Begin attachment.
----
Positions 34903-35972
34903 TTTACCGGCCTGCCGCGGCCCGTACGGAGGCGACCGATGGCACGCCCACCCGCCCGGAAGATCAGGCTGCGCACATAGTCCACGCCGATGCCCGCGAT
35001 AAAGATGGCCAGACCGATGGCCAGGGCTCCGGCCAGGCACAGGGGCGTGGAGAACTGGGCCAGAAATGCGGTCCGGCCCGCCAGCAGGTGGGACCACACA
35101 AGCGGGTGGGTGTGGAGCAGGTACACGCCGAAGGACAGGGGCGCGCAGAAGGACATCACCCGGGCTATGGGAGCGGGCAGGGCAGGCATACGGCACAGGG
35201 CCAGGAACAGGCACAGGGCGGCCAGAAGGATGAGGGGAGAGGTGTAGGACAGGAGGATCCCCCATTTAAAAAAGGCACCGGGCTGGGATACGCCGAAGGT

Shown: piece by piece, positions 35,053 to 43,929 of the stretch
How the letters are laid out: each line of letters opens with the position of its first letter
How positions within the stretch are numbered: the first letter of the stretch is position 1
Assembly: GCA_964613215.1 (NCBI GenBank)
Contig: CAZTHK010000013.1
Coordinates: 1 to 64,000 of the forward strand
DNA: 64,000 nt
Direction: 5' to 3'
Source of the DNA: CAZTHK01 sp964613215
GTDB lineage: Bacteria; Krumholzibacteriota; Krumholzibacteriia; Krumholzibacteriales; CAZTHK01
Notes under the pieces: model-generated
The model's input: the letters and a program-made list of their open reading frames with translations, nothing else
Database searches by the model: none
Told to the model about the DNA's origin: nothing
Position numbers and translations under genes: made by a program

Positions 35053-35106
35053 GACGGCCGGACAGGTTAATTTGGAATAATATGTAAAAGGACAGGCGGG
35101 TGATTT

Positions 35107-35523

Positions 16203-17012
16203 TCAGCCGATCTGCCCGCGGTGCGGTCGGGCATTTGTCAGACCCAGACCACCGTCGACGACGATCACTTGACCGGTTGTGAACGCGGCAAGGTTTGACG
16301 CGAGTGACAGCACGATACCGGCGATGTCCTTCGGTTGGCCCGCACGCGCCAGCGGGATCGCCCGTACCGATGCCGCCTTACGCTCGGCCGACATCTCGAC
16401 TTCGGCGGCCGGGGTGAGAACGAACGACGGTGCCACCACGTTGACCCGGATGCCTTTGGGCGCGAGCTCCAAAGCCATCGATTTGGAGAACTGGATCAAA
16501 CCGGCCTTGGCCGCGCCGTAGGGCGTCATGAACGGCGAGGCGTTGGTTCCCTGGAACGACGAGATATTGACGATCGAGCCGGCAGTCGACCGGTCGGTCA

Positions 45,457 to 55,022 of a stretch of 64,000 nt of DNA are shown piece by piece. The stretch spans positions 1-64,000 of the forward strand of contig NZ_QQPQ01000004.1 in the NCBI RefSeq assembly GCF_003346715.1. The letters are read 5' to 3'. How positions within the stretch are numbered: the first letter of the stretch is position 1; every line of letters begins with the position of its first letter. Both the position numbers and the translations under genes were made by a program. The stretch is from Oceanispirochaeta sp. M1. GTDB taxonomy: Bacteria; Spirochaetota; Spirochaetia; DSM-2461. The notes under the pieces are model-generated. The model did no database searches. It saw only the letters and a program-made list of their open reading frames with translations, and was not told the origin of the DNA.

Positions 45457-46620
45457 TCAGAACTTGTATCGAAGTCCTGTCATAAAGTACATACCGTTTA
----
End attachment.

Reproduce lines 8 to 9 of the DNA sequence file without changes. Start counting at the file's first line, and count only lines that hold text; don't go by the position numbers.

How positions within the stretch are numbered: the first letter of the stretch is position 1
Assembly: GCA_964613215.1 (NCBI GenBank)